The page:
NSW Department of Primary Industries (NSW DPI) has appointed a new member to its climate research team, Susan Orgill, who has started work at Wagga Wagga Agricultural Institute as a soil carbon research officer.  


Dr Georgina Kelly, Research Leader Climate in Primary Industries, said Ms Orgill brings a wealth of experience to the job and her expertise will be a great addition to the climate unit.


“As part of the Climate in Primary Industries Unit, Susan will join has an established team working on the role that soils can play in reducing greenhouse gas emissions and sequestering carbon,” she said. 


“The group also investigates reducing emissions from fertiliser use and evaluates management practices to improve soil resilience and productivity in a changing and variable climate. 


“In addition the Climate in Primary Industries Unit undertakes a broader extension and education role for farmers, on climate change and climate variability.”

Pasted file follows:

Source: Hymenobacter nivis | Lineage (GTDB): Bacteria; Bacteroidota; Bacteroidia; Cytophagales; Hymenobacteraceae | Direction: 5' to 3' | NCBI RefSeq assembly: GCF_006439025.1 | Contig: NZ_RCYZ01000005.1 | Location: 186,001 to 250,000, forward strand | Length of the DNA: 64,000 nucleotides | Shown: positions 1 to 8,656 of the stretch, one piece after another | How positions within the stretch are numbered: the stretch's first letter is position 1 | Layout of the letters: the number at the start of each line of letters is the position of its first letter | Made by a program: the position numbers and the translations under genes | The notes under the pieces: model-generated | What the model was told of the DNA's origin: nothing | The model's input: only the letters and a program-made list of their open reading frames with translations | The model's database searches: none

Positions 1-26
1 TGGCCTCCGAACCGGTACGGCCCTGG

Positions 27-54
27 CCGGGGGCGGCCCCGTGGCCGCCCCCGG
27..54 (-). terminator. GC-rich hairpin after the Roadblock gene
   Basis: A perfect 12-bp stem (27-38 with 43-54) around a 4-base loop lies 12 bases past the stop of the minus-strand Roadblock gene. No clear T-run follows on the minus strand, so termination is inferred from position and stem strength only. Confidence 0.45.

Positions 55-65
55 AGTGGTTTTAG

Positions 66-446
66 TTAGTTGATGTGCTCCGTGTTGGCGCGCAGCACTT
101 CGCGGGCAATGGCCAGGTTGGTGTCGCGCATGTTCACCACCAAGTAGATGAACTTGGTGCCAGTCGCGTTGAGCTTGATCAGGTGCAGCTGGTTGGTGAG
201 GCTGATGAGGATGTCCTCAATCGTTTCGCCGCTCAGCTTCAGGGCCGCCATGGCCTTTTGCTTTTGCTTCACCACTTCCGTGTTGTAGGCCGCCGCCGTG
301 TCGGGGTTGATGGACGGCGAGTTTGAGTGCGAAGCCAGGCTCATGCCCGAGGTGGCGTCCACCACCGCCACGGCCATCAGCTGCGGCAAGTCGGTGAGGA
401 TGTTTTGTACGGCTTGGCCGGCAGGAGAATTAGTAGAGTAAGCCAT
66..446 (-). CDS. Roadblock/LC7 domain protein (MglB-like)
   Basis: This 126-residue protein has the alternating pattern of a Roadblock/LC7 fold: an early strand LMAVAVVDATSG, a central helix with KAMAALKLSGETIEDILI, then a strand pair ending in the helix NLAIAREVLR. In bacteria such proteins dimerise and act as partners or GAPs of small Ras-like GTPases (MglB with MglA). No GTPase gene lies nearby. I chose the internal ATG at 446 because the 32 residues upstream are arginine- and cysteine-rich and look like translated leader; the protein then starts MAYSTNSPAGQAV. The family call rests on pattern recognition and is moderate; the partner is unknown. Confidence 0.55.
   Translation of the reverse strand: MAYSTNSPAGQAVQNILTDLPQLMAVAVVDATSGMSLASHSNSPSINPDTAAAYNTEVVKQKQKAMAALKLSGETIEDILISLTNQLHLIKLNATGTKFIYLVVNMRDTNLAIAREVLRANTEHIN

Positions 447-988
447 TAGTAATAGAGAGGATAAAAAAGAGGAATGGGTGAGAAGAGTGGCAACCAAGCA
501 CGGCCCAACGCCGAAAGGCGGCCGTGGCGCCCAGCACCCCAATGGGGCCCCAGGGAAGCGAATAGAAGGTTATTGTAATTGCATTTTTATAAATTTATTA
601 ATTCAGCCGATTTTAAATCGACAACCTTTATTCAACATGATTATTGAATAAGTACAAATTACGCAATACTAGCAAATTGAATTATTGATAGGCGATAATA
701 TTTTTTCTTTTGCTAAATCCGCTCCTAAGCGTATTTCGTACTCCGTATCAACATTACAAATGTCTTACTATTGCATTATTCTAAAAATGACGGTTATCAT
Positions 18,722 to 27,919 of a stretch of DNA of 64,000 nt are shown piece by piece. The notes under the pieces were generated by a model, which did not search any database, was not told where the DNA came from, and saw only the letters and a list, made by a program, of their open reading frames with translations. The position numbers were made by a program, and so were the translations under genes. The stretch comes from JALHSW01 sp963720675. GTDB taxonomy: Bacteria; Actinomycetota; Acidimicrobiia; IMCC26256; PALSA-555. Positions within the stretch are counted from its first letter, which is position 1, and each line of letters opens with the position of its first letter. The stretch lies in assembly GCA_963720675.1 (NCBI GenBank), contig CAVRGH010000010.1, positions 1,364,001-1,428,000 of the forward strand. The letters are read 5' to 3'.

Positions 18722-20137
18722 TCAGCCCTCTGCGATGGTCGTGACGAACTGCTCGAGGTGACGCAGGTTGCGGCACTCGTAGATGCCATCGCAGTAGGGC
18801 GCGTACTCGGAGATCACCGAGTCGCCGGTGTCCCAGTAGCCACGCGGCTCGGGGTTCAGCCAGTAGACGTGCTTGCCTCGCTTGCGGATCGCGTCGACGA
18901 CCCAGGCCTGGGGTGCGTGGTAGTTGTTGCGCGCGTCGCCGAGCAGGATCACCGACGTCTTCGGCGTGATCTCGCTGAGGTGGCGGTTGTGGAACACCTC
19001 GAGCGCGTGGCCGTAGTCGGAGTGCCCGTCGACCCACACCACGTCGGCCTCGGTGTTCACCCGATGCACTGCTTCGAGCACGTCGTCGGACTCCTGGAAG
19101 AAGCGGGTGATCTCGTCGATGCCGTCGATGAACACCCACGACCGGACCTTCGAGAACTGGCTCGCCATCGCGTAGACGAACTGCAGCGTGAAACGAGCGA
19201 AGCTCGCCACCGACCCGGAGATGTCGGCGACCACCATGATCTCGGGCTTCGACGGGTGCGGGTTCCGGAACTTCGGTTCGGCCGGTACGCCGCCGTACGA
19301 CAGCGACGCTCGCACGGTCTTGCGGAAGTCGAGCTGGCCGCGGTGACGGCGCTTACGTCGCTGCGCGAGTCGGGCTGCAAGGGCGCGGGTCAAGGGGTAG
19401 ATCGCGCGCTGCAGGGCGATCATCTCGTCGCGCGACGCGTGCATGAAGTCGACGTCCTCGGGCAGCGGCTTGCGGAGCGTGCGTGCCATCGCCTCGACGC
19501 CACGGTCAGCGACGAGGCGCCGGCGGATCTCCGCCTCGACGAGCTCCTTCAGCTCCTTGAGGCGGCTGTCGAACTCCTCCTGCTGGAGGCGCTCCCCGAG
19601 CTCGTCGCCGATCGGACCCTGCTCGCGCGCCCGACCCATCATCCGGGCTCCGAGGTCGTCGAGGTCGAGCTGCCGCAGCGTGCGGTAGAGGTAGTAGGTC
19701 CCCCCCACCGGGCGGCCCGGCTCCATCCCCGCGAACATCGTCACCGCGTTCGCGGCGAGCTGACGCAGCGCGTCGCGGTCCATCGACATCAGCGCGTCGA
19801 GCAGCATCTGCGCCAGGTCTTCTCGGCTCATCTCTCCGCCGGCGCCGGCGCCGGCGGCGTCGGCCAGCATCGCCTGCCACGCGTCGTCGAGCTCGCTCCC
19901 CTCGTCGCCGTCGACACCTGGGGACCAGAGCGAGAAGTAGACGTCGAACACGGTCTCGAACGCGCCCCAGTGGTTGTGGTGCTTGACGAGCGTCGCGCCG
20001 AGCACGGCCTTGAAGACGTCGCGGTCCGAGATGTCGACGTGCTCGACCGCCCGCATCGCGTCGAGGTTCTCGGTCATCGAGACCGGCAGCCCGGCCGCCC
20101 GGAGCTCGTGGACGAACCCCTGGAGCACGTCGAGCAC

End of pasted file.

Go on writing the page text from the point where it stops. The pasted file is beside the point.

Dr Kelly said Ms Orgill’s research was State-wide, so it will be of benefit to producers throughout NSW.


Ms Orgill’s work will include quantifying soil carbon dynamics under different farming systems, climates and soil types across NSW; evaluating the impact of new technologies on carbon accumulation; contributing to the development of models of soil carbon dynamics and identifying opportunities for farmers in a low carbon economy such as the Carbon Farming Initiative.


Ms Orgill has worked as a Professional Officer for NSW DPI on a range of soil projects since 2005. In 2006, she won the prestigious Bureau of Rural Sciences Young Scientist Award for research into the function of soil carbon as a driver for biological processes in conventional and organic broad-acre agriculture.


Ms Orgill’s PhD research investigates the influence of soil properties on carbon sequestration; particularly under pastures, and the management options available to producers to maximise the amount of carbon in soil to depth. 


She has worked with CSIRO on soil carbon fractionation and has collected an extensive soil carbon database for Southern NSW. Ms Orgill is involved in the Future Farm Industries CRC and is a Visiting Fellow at ANU. 

Ms Orgill said she was looking forward to the many challenges of her work, particularly investigating the opportunities to sequester carbon in agricultural soils, identifying practices that increase the protection of organic matter in soil and quantifying the production benefits of soil organic matter.